Hahnemann’s proving symptoms of homeopathy remedy Spigelia from Materia Medica Pura, which Samuel Hahnemann wrote between 1811 to 1821…

(From vol. v, 2nd edit., 1826.)

(The tincture is made by macerating for a week, without heat and with a daily shaking fifty grains of the powder of the whole plant of Spigelia anthelmia in 500 drops of a alcohol.)

This annual plant, which was first used in South America as a domestic remedy for round worms, became known about eighty years ago to our practitioners, who, however, since that time have made no other employment of it than that which they were originally taught by the simple negroes of the Antilles, viz. Solely for the expulsion of round worms.

It should, however, be remembered that the accumulation of round worms in the intestines is never a peculiar independent disease, but is merely a symptom of some other fundamental disease of man, and unless it is cured, the round worms, though many of them may be expelled, always collect again in the bowels. It would, therefore, be foolish to employ a very powerful medicine like spigelia merely on order to expel these worms, if this plant did not at the same time remove the disease on which they depend. This, however, it is capable of doing, as many observations seem to prove, in which the patient has recovered without the expulsion of any worms whatever.

And yet it has been persistently asserted with a strange want of perception, that spigelia can only be regarded and employed as a vermifuge. But if no more important use has been made of this very remarkable medicine (and the same object may often be easily accomplished by cina seed), this would be to act as injudiciously as if some trivial operation should be performed with a costly tool. The extraordinary and manifold powers of this plant indicate a much higher destiny than to remove a few worms from the bowels, as we are taught by the following manifestations and symptoms of medicinal disease.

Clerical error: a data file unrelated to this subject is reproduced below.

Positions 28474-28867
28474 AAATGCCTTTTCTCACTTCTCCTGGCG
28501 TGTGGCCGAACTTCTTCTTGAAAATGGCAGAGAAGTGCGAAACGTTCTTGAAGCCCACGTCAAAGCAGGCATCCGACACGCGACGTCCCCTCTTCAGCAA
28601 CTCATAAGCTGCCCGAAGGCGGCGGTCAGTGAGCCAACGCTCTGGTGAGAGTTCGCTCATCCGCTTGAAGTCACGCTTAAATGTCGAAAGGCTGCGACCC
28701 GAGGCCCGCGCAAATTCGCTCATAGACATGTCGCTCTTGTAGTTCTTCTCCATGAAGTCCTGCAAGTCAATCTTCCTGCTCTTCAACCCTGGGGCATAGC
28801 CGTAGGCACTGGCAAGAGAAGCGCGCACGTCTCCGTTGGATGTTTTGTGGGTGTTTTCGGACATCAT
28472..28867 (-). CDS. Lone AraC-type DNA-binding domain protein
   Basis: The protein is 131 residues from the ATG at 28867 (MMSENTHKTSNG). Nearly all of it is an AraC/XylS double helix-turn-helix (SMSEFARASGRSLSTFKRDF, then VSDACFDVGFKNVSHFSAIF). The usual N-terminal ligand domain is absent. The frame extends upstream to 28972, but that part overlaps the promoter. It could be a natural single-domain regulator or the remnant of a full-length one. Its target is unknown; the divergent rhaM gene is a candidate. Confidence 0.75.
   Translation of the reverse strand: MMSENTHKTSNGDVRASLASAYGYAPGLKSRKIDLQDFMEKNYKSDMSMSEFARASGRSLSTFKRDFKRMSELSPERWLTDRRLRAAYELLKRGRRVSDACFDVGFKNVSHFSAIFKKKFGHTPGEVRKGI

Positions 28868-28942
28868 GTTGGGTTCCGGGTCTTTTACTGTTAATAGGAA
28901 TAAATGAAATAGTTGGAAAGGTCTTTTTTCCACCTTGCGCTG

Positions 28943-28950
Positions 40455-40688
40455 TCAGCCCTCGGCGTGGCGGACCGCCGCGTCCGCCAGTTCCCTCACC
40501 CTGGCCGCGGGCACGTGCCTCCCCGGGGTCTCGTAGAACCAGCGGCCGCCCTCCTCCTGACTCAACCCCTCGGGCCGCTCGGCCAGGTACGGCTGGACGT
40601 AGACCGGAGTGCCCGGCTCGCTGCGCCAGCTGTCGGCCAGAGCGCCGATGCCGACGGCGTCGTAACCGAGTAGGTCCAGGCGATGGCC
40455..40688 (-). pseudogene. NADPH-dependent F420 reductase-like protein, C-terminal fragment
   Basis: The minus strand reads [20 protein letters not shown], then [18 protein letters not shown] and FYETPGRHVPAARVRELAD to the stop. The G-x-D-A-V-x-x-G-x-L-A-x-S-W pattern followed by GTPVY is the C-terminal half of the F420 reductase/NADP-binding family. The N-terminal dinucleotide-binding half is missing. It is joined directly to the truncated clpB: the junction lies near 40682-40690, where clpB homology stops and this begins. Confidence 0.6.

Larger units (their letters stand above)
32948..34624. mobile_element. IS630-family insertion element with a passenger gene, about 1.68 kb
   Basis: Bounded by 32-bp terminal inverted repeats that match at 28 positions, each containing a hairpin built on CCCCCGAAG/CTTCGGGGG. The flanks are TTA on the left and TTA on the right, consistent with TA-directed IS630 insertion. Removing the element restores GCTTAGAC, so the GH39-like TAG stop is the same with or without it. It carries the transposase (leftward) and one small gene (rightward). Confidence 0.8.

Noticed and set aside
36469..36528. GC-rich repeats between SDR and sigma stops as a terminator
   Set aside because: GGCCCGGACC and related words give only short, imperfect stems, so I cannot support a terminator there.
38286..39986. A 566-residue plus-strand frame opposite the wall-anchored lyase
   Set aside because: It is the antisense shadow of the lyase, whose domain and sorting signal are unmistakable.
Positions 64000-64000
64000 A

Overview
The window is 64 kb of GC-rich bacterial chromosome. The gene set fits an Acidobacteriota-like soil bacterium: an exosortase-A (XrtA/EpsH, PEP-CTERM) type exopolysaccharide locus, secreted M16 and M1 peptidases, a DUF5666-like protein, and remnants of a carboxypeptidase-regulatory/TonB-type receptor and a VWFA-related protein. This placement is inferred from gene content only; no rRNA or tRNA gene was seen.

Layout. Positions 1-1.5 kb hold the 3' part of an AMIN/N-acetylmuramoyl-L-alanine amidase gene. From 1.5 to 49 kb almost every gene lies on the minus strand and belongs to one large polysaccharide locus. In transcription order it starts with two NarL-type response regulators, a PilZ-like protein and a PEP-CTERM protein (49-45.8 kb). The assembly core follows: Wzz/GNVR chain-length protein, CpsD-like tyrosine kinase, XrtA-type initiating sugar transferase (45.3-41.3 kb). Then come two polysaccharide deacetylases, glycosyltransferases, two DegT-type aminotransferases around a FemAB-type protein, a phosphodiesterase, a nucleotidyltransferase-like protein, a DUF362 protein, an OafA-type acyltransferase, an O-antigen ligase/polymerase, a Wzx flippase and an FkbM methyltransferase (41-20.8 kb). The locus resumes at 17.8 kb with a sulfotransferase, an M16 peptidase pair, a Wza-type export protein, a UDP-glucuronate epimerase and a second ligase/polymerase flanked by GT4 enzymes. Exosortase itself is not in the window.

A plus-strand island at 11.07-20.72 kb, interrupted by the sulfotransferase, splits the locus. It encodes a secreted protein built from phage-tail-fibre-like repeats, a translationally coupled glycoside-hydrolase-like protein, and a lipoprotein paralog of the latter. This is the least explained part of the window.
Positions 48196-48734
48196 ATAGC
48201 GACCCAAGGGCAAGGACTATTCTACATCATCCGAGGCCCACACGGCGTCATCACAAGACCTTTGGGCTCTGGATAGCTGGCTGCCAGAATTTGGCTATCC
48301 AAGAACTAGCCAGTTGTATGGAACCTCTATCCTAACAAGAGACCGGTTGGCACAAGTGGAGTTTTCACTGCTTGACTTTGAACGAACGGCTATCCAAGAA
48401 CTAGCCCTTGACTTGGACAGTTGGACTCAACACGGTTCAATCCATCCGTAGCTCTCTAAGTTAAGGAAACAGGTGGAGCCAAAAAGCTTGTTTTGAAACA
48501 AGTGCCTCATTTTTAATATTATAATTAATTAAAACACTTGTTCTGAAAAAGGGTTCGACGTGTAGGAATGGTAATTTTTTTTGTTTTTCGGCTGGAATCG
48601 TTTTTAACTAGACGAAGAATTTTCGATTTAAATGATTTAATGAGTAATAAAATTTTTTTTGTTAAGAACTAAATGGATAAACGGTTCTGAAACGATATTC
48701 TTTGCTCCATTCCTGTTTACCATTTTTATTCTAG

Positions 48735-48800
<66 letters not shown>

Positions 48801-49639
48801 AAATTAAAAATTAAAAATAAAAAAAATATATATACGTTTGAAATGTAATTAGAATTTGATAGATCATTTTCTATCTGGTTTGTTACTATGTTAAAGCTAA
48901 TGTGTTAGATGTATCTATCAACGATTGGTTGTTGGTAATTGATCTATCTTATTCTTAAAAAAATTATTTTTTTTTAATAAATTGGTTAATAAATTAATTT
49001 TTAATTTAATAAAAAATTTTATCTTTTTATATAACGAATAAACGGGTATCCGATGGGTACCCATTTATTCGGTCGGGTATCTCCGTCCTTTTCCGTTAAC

If we consider the inconsiderateness of physicians of the ordinary stamp in administering this plant to patients in doses of 60 and 70 grains of the powder, we must acknowledge that medicines could not well have come into more inappropriate and improper hands than those of ordinary physicians, who were content to employ medicines, those inestimable and useful gifts of God, only for those purposes for which common folk imagined them to be adapted, and who gave them in doses dangerous to life which it pleased them to determine at their desks, quite unconcerned as to what was the inward peculiar medicinal quality of each medicinal substance in particular, that is to say, unconcerned about the true dynamic relation of each of them to the human health, as it only clearly revealed in pure experiments on healthy persons.

This plant has this peculiarity, that the primary action of a single unrepeated dose usually increases somewhat daily during the first seven to ten days, so that pure experiments with it on healthy persons should only be conducted that caution, seeing that 60, 80, to 100 drops of the tincture produce violent effects even in otherwise robust, healthy persons.

For the homoeopathic employment the decillion-fold dilution, each diluting phial of 100 drops being shaken not oftener than twice, is almost too strong, even when but a small portion of a drop of it is given for a dose.

Spigelia, even in a small dose, acts for more than four weeks, and on account of this powerful and long-lasting action it ought never to be given as a remedy except after careful selection; in which the peculiarly marked characteristic symptoms of the case of disease are found in great similarity among those of spigelia. When this is so it is capable of removing very severe diseases.

The excessive action of this important drug may be gradually removed by frequent and sufficiently long-repeated small doses of camphor.


The following old-school authorities are cited:

BERGIUS, Mat. Medorrhinum

RROWNE, PASTRIK, Gentleman’s Magazine, 1751, and Natural history of Jamaica.

CHALMERS, On the Weather and Diseases of South Carolina, Lond., 1776, vol. i.

LINNING, J., in Neue edinb. Vers., pt. i.

MARTIN, in Konigt. Vetenesk. Ak. Handlingar, 1771.

WRIGHT, W., in Samml. br. Abh. f. pr. Aerzte, xiv, iii.